When the installation has finished, *do not reboot yet*.
Continue in the root shell that you opened before. If you accidentally close it, you need to set the variables
crypt_part again. You can also boot again from the live image and start a fresh root shell.
First, re-open the encrypted volume (this step is necessary after a reboot):
cryptsetup luksOpen $crypt_part $pvname
Check that it worked:
This should list something like this:
/dev/mapper/decryp_pv: UUID="AQbmo-XVM3-CmEO-W9TL-QOLV-6XoP-XSaH56" TYPE="LVM2_member" /dev/mapper/decrypvg-root: UUID="54209aad-lots-more-hex-digits" TYPE="ext4" /dev/mapper/decrypvg-swap: UUID="66e8ea45-lots-more-hex-digits" TYPE="swap" /dev/mapper/decrypvg-home: UUID="3d1c14cf-lots-more-hex-digits" TYPE="ext4" /dev/nvme0n1p5: UUID="15eb474f-lots-more-hex-digits" TYPE="ext4" PARTUUID="8adb0584-lots-more-hex-digits" /dev/nvme0n1p6: UUID="84dc6495-1b73-4f10-adf9-b2ea9b8ee381" TYPE="crypto_LUKS" PARTUUID="6bc89a1e-lots-more-hex-digits"
Now enter the following command, but replace the part within the quotes by the appropriate UUIDs:
For the example above, you'd use
84dc6495-1b73-4f10-adf9-b2ea9b8ee381. Make sure that there are no extra spaces. Then, mount the root and boot directories:
cd / mkdir /t mount /dev/mapper/$vgname-root t mount $boot_part t/boot mount -t proc proc t/proc mount -t sysfs sys t/sys mount -o bind /dev t/dev chroot t
You are now in the filesystem of the newly installed Linux system. Setup crypttab:
echo "$pvname UUID=$uuid_part none luks,tries=10,discard" > /etc/crypttab cat /etc/crypttab
decryp_pv UUID=84dc6495-1b73-4f10-adf9-b2ea9b8ee381 none luks,tries=10,discard
Setup the boot ramdisk image:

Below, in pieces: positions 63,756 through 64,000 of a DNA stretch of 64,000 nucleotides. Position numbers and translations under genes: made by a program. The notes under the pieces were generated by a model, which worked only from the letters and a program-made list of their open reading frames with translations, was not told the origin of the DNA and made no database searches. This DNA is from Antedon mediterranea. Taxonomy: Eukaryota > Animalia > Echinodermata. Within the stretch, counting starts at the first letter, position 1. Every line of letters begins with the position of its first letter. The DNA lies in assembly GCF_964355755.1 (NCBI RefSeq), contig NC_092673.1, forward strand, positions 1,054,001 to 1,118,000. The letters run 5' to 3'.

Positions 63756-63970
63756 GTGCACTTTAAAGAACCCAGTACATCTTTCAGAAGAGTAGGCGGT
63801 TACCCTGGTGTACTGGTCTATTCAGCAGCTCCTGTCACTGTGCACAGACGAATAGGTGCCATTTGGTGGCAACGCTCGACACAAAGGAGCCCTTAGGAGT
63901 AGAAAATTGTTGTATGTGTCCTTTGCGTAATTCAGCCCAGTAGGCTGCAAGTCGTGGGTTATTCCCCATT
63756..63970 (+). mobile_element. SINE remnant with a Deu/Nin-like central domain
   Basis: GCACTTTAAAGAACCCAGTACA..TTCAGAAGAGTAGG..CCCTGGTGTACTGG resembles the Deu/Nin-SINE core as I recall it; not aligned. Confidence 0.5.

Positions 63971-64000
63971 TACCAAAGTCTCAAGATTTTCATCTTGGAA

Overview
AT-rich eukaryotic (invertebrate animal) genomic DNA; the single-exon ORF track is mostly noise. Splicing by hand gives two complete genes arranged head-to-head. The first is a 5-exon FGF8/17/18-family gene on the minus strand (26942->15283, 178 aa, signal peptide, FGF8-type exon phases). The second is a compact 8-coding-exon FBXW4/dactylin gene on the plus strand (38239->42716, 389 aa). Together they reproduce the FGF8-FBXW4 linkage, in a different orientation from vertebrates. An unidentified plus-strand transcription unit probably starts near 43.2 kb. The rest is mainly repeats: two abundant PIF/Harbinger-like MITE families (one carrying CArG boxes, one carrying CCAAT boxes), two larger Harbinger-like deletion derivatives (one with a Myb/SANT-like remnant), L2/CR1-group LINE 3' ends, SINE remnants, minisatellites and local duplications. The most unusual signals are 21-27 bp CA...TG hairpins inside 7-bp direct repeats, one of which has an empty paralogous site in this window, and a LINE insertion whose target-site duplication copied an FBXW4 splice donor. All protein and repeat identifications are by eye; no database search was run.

fni=/etc/initramfs-tools/conf.d/cryptroot echo "CRYPTROOT=target=$pvname,source=/dev/disk/by-uuid/$uuid_part" > $fni echo "-- $fni --"; cat $fni; echo "---" update-initramfs -k all -c
And the Grub boot menu. The empty
LINUX_DEFAULT value will cause your system to boot in text mode so that you can see what's going on and possibly why it is not booting.
fng=/etc/default/grub.d/51_customized.cfg cat << EOF > $fng # REMOVED: quiet splash GRUB_CMDLINE_LINUX_DEFAULT="" GRUB_CMDLINE_LINUX="cryptopts=target=$pvname,source=/dev/disk/by-uuid/$uuid_part,lvm=$vgname" EOF echo "-- $fng --"; cat $fng; echo "---" update-grub
update-grub command may give a few warnings about the boot device of the USB live image, which can be ignored.
In the future, you can edit
51_customized.cfg again, followed by
update-grub to restore the graphical (but rather non-informative) boot screen.
Leave the chroot environment
umount /t/boot umount /t/proc umount /t/sys umount /t/dev umount /t swapoff -a vgchange -a n /dev/mapper/$vgname cryptsetup close /dev/mapper/$pvname
Now you can reboot. If you were asked during the installation process to disable secure boot for driver installation, you'll get a “MOK” screen for this reboot only.
If you don't get the password right at the second or later attempt, you may get stuck with a password entry prompt later on in the boot process (observed in Linux Mint 19.3).